First, however much Greece needs some of these structural reforms – and this is undoubtedly the case in many areas – the 50-page list of measures could not be implemented in the two-three year period envisaged, not even by a well-run and financed administration. Yet everyone agrees that Greece has a dysfunctional politics and poor administrative system, even in good times. How a demoralised public service facing job and pay cuts is supposed to implement, in a couple of years, a reform package that would challenge a country like Germany over two parliaments is a mystery. (Some may remember the wrangling in Germany about reforming the Meisterordnung. And if you recall Britain’s failures in introducing IT systems in the public administration, you may wonder how likely it is that Hellenic patients will soon enjoy a cost-effective e-prescription system.) Just how long is the queue to buy state assets worth 7.5% of GDP in a country facing – at the very best – another half decade of pain and suffering? One implication of the sheer detail in the program and the immense time pressure is, of course, that at any point in the future the Greek government can be charged with not having fulfilled its commitments and aid risks being withheld.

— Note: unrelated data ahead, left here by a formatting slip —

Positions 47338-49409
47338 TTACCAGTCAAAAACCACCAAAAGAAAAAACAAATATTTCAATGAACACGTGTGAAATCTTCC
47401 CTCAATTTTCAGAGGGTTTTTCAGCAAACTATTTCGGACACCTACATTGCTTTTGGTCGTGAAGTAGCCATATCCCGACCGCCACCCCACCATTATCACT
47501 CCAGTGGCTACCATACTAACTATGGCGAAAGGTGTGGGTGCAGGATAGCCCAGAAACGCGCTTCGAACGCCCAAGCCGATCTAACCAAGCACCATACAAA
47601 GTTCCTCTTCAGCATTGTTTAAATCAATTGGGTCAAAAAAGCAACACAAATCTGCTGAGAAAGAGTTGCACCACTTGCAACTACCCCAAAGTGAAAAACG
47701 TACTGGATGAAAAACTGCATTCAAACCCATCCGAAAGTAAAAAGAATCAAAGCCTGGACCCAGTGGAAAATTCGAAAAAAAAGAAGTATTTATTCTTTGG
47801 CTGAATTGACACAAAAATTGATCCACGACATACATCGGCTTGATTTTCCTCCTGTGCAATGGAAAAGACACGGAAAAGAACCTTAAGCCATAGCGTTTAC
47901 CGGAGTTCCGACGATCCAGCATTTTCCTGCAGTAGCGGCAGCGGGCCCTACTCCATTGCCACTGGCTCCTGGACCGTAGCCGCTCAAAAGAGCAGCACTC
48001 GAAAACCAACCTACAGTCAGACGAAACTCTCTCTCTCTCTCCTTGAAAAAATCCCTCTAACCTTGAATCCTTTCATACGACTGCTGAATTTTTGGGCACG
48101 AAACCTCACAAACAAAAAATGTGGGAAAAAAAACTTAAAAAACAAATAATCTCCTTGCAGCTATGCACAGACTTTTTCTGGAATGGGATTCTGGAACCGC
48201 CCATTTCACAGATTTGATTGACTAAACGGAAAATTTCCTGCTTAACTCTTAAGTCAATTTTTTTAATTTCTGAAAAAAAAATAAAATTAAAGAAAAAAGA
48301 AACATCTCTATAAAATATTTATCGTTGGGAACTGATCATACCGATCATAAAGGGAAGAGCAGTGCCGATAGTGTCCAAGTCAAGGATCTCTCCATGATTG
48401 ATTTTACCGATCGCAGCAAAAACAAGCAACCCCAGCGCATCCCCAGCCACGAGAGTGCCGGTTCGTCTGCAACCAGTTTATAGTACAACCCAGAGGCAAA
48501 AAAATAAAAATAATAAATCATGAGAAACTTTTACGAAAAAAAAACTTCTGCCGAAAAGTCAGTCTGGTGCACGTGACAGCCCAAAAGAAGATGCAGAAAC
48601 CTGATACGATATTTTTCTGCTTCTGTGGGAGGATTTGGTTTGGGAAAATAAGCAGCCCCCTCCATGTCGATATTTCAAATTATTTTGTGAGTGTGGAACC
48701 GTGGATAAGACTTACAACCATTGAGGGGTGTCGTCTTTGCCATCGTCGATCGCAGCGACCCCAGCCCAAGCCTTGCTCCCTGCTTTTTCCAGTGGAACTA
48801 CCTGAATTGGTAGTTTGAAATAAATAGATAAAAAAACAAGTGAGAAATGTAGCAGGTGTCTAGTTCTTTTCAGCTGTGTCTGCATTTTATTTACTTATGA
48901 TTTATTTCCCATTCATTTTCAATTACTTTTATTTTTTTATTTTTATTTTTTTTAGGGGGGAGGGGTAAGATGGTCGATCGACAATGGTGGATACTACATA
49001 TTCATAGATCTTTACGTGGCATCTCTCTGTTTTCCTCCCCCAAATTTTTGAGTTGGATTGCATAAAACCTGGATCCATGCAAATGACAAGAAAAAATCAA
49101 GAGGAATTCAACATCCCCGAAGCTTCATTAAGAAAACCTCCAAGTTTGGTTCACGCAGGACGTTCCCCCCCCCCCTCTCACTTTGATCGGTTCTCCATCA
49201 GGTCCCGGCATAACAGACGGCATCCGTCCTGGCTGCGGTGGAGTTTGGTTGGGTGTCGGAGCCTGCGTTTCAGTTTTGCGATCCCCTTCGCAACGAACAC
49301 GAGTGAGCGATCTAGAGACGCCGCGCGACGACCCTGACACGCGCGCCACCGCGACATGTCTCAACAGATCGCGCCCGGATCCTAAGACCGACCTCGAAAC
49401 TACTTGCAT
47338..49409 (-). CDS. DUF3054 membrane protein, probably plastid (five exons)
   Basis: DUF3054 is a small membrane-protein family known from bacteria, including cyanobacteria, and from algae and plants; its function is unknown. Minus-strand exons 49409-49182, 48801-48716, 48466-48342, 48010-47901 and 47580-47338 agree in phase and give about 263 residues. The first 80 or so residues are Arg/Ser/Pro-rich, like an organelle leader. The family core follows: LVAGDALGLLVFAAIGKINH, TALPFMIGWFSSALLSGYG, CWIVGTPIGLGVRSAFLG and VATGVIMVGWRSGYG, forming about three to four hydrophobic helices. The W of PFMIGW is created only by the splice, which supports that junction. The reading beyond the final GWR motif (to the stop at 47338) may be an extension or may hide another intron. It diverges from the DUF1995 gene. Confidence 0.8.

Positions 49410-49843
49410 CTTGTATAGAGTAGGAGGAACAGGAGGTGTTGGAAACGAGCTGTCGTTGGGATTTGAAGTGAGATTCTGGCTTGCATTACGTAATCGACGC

Second, even to the extent that the structural reforms are actually implemented and do have the purported longer-term positive effects on potential output, given the current state of the economy and the further fiscal austerity measures they will in the short run drive demand and thus output down yet further. (Swiftly raising banks’ capital requirements is a good example: a very sensible policy to implement in a boom.) The package is a recipe for extending and deepening the already severe economic contraction. This will depress investment and lead to labour market withdrawal both of which will damage potential output. But the key point is that Greece’s immediate problem is not so much inadequate potential growth as the massive and widening output gap, i.e. the fact that spending is hugely below any sensible assessment of what the economy could produce even given the myriad distortions and inefficiencies which it undoubtedly has.
Third, conversely, there is virtually nothing in the package that would boost demand and particularly investment. Public investment is to be cut severely. Just why should domestic private investment be expected to fill the gap under current and prospective conditions. What about external support? Well, it seems – this is not yet entirely clear – that the bail-out fund for which the austerity package is a pre-condition will be set up in such a way (escrow fund) that it focuses on debt repayment and not to any substantial extent on reigniting growth and investment. And the other carrot, voluntary participation by the private sector? Supposedly the private sector will accept a haircut of 70% of its claims on the Greek state. Yet, despite the primary surpluses even the official forecasts see Greek debt falling from 160% to just 120% of GDP – and that by 2020! Some carrot.